Death has again visited Kashmir's Siachen glacier, the highest and coldest battlefield of the world, killing six army soldiers in a snow avalanche on Sunday morning.
Situated on the northern edge of Kashmir's mighty Himalayas with altitude going as high as 22000 feet, the glacier
has turned into a snow desert after continuous snowfall for the past one week making it prone to avalanches.
Army spokesman in Srinagar, Col JS Brar said that a group of soldiers belonging to 1-ASSAM Regiment were buried under an avalanche in Turtuk area of the glacier.
"At 6.15am today our posts at a height of over 17000 feet came under an avalanche in Sub Sector Hanif of Turtuk. Immediately a rescue mission was launched with the help of Avalanche Rescue Teams along with sniffer Dogs," stated Brar.
"Unfortunately six jawans have lost their lives. Their mortal remains have been recovered. One jawan is still missing. Unfortunately, the rescue had to be halted due to adverse weather conditions," Brar said in the evening.
India and Pakistan armies, battling for the snow wastelands of Siachen since 1984, have lost more soldiers to adverse weather than fighting each other.
On April 7, at-least 130 Pakistani soldiers were killed besides 14 civilians when a giant wall of snow crashed down on the battalion headquarters of army's 6 Northern Light Infantry.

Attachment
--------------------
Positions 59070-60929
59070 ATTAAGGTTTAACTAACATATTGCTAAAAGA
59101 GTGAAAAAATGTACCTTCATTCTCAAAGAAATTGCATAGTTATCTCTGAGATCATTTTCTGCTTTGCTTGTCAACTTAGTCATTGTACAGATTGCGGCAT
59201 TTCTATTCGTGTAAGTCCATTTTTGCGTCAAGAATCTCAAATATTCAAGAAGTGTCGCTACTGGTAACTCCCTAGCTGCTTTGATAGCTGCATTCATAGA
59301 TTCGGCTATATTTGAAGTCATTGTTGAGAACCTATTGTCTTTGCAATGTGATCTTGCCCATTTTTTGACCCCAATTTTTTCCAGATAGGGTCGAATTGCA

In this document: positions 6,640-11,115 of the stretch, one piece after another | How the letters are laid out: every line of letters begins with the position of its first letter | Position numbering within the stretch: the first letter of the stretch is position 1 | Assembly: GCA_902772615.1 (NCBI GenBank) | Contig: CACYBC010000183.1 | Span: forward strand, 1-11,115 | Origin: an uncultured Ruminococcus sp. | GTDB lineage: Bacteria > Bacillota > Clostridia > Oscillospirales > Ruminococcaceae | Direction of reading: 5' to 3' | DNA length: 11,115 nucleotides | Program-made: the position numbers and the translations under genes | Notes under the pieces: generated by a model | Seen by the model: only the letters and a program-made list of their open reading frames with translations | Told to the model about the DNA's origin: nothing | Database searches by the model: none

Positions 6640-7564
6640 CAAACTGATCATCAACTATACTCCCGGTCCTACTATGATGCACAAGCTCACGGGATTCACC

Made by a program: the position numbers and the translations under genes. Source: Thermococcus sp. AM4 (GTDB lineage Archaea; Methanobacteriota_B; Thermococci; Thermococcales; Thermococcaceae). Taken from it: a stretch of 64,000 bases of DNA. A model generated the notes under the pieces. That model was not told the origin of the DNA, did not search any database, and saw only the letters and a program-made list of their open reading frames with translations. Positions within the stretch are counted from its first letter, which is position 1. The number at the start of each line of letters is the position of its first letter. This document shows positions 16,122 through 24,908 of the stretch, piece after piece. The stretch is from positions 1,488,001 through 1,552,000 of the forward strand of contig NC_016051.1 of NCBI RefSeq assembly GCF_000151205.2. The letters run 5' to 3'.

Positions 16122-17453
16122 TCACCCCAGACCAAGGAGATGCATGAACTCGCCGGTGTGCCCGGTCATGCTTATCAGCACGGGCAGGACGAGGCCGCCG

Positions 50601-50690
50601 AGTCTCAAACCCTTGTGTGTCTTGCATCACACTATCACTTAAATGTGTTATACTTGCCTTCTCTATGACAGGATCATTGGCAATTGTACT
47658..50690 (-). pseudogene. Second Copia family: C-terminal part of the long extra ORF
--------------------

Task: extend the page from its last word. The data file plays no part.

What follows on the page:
The effect of the tragedy was such that Pakistan army Chief General Ashfaq Parvez Kayani publicly questioned the rationale of the two countries to keep soldiers on the glacier.
The physical, economic and psychological loss of army due to weather on this side of Kashmir has been no different. Of every four soldiers lost by army in the mountains of restive valley for the past five years, one has died of weather.
The figures provided by army state that one-third of the total army fatalities including violence related in the valley from January 2007 to March 2012 were due to snow avalanches.
Around 242 soldiers were killed in the valley since 2007, out of which 180 lost their lives fighting militants. The rest were consumed by natural calamities mostly snow avalanches.
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